HOMELESS CRISIS: Cork Simon Community publish annual report

8 November 2017
By Mary Bermingham
mary@TheCork.ie

The Lord Mayor of Cork, Cllr Tony Fitzgerald and the Head of the Department of Sociology at University College Cork, Dr. Niamh Hourigan today (Wednesday 08 November) launched Cork Simon Community’s Annual Report for 2016. The Report highlights the pressure the housing and homeless crisis is putting on all of Cork Simon’s services.  At the launch at its emergency shelter on Anderson’s Quay, Cork Simon announced the opening of a Winter Night Shelter as part of a range of Winter initiatives supported by Cork City Council in response to the homeless crisis.

Speaking at the launch, Cork Simon’s Director, Dermot Kavanagh, said the continuing housing and homeless crisis meant that all of the community’s services were yet again operating at or above capacity.  He said, “We provided an emergency bed to record numbers of people each night last year.  Our day service supported more people than ever before.  The longer-term impact of the housing and homeless crisis is beginning to show with people remaining stuck in emergency accommodation for much longer periods of time because they simply have nowhere else to go.  The number of people long-term homeless increased for the third successive year.”

Paul Deegan, Cork Simon service user, pictured presenting his photographic work to Dr. Niamh Hourigan, Head of Sociology at UCC, and Lord Mayor of Cork, Cllr. Tony Fitzgerald, at the launch of Cork Simon’s Annual e-Report for 2016 at Cork Simon’s Emergency Shelter.
Pic: Diane Cusack

Dermot Kavanagh said that with the housing and homeless crisis continuing to drive the need for additional emergency beds this year, Cork Simon is responding with a Winter Night Shelter to operate from now until the end of March.  He said, “Our Winter Night Shelter is part of a range of Winter initiatives supported by Cork City Council in response to the homeless crisis. We will be providing an extra 15 places a night at our Day Centre here in Anderson’s Quay from now until the end of March.  It’s not by any means a place to call home but it will at least offer people warmth, shelter and some breathing space from life on the streets. What we really need is homes.”

Dermot Kavanagh said that the provision of housing continues to fall well short of what’s needed to bring an end to the housing and homeless crisis.  He said, “28 people were newly housed last year – a most welcome new start for 28 people. But we clearly need much more housing if we are to get a grip on the crisis.  We developed a plan last year to increase our own housing stock by 100 units by 2019.  It’s a very challenging target. We’ve already opened a second Aftercare House – housing for people coming out of alcohol and drug treatment, and our plans for the development of St. Joachim & Anne’s on Angelsea Street continue following planning permission from Cork City Council last year.  We’ve also started an Empty Homes campaign urging people with empty residential properties to get in touch with a view to us purchasing or renting them with the help of Government funding.”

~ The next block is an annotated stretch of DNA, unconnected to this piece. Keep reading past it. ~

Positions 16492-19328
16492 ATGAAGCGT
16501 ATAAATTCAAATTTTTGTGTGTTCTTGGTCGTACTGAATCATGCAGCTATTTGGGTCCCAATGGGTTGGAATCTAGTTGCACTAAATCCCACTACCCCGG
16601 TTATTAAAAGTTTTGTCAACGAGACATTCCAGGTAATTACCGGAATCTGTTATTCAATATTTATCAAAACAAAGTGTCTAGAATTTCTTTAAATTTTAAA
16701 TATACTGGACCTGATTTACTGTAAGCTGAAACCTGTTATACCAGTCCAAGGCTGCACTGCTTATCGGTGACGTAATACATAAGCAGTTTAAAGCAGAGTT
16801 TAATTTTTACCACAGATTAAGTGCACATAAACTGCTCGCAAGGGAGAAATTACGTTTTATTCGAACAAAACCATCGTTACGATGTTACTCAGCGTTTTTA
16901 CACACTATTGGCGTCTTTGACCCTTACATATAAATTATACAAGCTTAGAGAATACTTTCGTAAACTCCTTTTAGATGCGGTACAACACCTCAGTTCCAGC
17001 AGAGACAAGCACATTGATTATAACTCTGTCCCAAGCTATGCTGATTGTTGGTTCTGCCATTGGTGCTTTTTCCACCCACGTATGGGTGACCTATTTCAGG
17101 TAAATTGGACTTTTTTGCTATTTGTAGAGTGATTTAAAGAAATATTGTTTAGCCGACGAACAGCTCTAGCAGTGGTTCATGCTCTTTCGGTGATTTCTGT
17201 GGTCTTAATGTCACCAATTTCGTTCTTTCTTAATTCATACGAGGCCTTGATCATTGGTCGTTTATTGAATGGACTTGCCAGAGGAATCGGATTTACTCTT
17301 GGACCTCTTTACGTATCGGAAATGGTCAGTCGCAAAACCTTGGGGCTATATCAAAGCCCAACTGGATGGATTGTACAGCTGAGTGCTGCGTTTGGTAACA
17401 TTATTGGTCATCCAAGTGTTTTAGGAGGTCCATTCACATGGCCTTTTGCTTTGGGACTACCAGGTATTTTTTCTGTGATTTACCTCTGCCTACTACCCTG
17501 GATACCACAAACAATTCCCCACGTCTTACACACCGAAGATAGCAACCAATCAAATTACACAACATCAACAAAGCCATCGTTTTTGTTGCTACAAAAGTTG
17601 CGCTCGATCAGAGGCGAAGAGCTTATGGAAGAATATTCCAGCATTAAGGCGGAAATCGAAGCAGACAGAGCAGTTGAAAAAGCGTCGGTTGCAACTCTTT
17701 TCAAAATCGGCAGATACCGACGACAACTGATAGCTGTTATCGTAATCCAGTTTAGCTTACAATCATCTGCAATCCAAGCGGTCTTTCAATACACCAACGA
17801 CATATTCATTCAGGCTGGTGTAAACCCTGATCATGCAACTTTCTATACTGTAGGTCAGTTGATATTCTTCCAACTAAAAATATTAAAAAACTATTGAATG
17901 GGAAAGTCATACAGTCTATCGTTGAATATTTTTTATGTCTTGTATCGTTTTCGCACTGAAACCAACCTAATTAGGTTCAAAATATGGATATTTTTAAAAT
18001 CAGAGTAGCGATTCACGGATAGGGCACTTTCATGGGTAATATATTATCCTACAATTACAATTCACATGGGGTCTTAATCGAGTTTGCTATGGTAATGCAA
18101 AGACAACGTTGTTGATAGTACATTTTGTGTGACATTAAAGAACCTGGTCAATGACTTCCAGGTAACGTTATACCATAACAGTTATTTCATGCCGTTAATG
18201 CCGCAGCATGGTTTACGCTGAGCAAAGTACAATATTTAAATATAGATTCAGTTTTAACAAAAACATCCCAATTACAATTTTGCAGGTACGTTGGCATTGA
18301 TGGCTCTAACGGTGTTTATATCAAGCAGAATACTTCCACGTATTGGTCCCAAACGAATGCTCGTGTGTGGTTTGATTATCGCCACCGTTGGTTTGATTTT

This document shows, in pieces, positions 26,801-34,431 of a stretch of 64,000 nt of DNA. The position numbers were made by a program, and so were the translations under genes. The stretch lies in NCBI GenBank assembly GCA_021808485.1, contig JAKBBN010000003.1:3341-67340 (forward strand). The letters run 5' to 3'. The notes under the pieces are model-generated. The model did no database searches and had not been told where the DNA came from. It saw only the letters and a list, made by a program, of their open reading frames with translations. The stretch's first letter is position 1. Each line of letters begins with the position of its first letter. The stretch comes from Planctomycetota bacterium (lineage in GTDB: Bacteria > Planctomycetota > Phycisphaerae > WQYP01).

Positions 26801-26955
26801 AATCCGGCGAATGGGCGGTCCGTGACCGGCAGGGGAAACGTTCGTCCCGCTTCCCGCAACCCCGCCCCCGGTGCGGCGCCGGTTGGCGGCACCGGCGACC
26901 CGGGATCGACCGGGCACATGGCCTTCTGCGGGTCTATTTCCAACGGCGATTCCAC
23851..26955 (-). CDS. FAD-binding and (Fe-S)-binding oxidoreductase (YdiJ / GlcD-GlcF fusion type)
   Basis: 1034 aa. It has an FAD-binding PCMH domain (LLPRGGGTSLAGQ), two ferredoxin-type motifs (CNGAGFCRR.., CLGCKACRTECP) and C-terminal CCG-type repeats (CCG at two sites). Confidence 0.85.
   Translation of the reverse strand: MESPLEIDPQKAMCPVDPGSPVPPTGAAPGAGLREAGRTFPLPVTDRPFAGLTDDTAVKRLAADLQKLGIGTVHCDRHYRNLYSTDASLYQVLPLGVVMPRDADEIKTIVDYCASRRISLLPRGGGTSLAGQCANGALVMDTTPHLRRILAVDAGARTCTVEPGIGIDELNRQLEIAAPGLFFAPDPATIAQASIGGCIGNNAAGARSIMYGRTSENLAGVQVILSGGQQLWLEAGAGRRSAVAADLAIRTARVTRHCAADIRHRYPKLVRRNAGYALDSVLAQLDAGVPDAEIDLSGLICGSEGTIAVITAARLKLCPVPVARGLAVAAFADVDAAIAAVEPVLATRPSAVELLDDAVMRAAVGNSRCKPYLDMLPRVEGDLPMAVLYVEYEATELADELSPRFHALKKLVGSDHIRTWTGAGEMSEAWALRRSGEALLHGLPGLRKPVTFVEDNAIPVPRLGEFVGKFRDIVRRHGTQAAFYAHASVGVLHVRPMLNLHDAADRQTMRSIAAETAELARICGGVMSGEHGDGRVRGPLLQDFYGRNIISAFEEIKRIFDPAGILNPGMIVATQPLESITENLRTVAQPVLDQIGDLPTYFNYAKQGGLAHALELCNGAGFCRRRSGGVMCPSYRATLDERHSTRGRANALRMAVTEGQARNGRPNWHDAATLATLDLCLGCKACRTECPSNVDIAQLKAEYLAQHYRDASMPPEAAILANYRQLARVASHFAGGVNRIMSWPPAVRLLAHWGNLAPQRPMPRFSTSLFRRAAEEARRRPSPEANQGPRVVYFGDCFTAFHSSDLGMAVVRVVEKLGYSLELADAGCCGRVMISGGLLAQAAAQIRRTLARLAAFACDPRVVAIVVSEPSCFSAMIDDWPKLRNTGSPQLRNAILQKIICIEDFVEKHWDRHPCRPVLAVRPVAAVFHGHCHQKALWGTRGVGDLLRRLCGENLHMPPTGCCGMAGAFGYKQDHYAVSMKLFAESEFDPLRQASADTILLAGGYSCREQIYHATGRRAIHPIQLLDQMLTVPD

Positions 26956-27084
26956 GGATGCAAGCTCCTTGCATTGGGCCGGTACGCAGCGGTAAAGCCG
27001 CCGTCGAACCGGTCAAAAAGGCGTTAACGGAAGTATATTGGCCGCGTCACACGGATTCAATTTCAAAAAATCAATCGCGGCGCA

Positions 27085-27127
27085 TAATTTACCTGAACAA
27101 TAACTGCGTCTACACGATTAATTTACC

Describing Cork as a truly caring and compassionate city, Dermot Kavanagh said Cork Simon was only able to meet the growing demand for services thanks to the generosity and kindness of so many people in Cork.  He said, “The support of Cork City Council and HSE in our work has never wavered.  People from all walks of life – over 800 volunteers and almost 10,000 generous donors, together with so many companies throughout the region have all worked together to help us keep our doors open for everyone that needed us.  It’s a remarkable achievement.”

Looking to the year ahead, Dermot Kavanagh said that the priority now must be the provision of housing.  “Far too many people have been waiting far too long for a place to call home.  Each month we’ve seen the number of people becoming homeless increase.  Our Home Truths report last year highlighted the discrimination, bureaucracy and frustration faced by people experiencing homelessness when trying to find a home.  Many of our own residents took part in a pop-up protest last year highlighting the injustice of the housing and homeless crisis.  We must continue to work together to end the injustice, end the crisis and help people find a place to call home.”

Cork Simon’s Annual Report 2016 continues to be an online-only publication.  This year’s artwork was created by a student of Colaiste Mhuire in Buttevant – Gabiella O’Keeffe, following a competition among secondary school students.  Gabriella says of her winning design, “I think that once we find out that someone is homeless or has been evicted, we tend to stop listening to them, and just pass them by. I don’t think enough people realise that homelessness doesn’t just affect the elderly, it affects families and the young as well. It affects people even my own age. I think it’s time we open our ears and listen to the homeless and I believe that Cork Simon is that voice.”

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